Posted on April 29, 2022

Religious Clashes Across India Spark Fears of Further Violence

Gerry Shih and Anant Gupta, Washington Post, April 20, 2022

For hours on Saturday, revelers celebrating the Hindu god Hanuman had wound their way through the dense slums of Jahangirpuri in north Delhi without incident. But around sundown, the trouble began.

A group of young men, clad in the saffron scarves of Hindu nationalist groups and waving swords and pistols in the air, massed in front of a mosque that was holding evening prayers during the Muslim holy month of Ramadan. The men shouted abusive slogans, blared music from loudspeakers and refused to leave.

As the night wore on, locals — possibly angry Muslims in the mixed-faith neighborhood, according to witnesses and police — began hurling rocks. That set off a massive street fight that was subdued only when riot police flooded the neighborhood.


The incident was just the latest in a string of clashes between Hindus and Muslims that have shaken India in recent weeks. They have happened on different days, in different parts of the country, but there is a pattern to them: Groups of young Hindu nationalists join peaceful celebrations during religious holidays, then lead rowdy processions into Muslim neighborhoods, sparking violent confrontations.

While the country, which has a nearly 80 percent Hindu majority and 14 percent Muslim minority, has experienced far bloodier spasms of religious violence in its history, the scope and intensity of the clashes this month have alarmed observers.

“Riots are not a new phenomenon,” said Saba Naqvi, the author of “Shades of Saffron,” a contemporary history of the ruling Bharatiya Janata Party (BJP). “But I’ve never seen so many of these incidents at once. It feels like people are ready to kill each other.”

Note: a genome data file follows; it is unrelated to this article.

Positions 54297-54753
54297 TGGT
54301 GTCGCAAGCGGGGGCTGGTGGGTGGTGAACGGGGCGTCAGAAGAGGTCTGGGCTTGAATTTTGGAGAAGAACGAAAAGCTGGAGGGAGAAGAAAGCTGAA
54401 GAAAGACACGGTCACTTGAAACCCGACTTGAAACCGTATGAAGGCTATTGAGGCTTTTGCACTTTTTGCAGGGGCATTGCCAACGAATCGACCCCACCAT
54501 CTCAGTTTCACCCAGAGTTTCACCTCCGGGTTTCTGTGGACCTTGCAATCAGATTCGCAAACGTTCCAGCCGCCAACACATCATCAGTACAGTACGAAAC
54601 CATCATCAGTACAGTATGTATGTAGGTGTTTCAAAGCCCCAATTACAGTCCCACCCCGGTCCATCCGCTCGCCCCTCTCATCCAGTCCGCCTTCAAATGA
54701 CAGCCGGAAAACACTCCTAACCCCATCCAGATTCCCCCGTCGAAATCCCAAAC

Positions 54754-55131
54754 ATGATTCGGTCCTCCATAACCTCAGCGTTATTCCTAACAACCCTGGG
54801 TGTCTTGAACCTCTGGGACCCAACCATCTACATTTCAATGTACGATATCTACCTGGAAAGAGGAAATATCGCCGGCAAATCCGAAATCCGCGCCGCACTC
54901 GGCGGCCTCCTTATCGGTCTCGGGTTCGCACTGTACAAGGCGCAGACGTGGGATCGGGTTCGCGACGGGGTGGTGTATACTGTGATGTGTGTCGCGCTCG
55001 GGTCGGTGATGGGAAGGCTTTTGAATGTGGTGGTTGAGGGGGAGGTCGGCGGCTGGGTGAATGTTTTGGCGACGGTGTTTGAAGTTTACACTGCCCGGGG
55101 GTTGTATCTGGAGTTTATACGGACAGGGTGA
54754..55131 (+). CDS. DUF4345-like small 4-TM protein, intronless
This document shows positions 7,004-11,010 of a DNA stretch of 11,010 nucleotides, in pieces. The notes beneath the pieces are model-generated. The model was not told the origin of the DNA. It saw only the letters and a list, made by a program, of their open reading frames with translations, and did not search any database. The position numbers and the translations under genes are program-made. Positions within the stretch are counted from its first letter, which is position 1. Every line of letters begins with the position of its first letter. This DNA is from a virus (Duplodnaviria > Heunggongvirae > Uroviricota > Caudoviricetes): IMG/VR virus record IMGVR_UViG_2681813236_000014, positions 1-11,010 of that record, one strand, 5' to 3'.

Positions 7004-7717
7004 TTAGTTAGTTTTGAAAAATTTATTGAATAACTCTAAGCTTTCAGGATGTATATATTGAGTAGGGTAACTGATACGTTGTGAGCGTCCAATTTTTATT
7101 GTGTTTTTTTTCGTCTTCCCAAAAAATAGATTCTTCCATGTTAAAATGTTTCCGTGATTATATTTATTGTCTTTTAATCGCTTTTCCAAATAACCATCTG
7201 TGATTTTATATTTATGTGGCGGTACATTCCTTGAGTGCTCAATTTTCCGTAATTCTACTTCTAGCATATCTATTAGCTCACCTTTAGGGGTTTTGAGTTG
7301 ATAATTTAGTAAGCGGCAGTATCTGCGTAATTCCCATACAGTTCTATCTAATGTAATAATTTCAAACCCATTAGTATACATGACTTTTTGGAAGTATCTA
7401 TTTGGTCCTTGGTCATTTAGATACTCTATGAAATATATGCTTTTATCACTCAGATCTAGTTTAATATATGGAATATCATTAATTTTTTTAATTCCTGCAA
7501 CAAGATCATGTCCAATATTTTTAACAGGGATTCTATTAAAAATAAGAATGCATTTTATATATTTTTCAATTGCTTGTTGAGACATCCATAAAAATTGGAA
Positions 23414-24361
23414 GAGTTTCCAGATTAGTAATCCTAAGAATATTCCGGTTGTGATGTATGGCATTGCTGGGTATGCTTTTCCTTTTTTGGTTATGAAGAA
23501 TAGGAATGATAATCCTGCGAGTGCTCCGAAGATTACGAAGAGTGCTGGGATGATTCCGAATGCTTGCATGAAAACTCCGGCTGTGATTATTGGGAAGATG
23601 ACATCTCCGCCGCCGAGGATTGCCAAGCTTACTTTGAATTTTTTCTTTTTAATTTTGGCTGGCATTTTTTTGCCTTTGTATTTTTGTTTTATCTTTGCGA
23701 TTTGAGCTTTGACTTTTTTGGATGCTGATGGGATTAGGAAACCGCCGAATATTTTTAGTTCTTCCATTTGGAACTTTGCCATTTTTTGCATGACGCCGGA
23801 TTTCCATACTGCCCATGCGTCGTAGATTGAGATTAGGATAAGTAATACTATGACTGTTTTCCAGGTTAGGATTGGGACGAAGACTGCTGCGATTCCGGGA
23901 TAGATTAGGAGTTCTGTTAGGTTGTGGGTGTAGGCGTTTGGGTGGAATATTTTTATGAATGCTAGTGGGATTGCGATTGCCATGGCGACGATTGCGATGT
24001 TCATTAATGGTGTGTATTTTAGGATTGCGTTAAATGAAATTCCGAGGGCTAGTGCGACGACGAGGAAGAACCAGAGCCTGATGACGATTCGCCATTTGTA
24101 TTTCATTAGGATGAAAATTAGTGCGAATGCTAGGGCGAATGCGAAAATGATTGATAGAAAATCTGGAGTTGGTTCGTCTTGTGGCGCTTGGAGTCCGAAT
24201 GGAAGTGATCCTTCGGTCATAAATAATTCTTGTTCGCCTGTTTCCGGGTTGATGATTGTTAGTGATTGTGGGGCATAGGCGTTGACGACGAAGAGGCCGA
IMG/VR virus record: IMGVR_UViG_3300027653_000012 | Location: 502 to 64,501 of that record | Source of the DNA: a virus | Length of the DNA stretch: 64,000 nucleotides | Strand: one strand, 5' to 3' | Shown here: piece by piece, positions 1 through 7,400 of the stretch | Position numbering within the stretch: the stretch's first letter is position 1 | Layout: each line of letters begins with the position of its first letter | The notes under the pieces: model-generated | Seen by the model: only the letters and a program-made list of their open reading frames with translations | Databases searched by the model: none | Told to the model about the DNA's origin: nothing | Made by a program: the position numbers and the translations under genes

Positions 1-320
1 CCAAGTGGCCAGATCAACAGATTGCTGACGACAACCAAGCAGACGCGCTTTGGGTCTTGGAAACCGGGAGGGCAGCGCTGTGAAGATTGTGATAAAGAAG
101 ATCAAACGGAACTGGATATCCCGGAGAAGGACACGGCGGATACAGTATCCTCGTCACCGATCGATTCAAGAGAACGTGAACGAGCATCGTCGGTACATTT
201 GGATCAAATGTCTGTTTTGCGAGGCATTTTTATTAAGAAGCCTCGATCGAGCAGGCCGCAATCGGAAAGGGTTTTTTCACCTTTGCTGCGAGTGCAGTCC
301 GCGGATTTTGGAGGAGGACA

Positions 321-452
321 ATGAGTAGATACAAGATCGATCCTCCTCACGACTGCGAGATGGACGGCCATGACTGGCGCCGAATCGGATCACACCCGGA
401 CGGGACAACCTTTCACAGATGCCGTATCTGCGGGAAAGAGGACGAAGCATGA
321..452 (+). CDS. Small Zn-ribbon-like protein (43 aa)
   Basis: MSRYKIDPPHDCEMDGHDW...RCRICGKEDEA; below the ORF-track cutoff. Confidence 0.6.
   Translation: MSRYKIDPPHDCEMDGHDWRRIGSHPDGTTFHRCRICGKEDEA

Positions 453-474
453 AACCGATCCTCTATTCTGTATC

On April 10, a day of celebration marking the Hindu god Ram’s birthday, large-scale clashes between Hindus and Muslims were reported in six states: Madhya Pradesh, Jharkhand, Gujarat, Goa, West Bengal and Andhra Pradesh. In several cases, videos posted on social media showed scenes similar to those that played out in Delhi: crowds of men, many waving weapons, whipped into a fervor by chants hailing Lord Ram. While news of the Delhi melee dominated national headlines Saturday, rioters that night also set fire to vehicles in a separate incident in Uttarakhand. Hundreds have been injured nationwide this month, while a handful of deaths were reported in Madhya Pradesh’s Khargone district.

Adding to the sense of foreboding, observers say, are a rash of incendiary speeches over the past year by right-wing leaders, including a priest’s appeal to fellow Hindus in December to pick up weapons and “conduct a cleanliness drive” that would kill off Muslims. The cleric, Yati Narsinghanand, was accused of hate speech and arrested. While out on bail, he made another appearance this month in north Delhi, near Jahangirpuri, where he warned the audience that nearly half of India’s Hindus would be killed if the country elected a Muslim prime minister.

Naqvi said Prime Minister Narendra Modi and his BJP, which has links to the Hindu nationalist groups involved in the clashes, have not tried to defuse tensions, giving mobs a sense of impunity. {snip}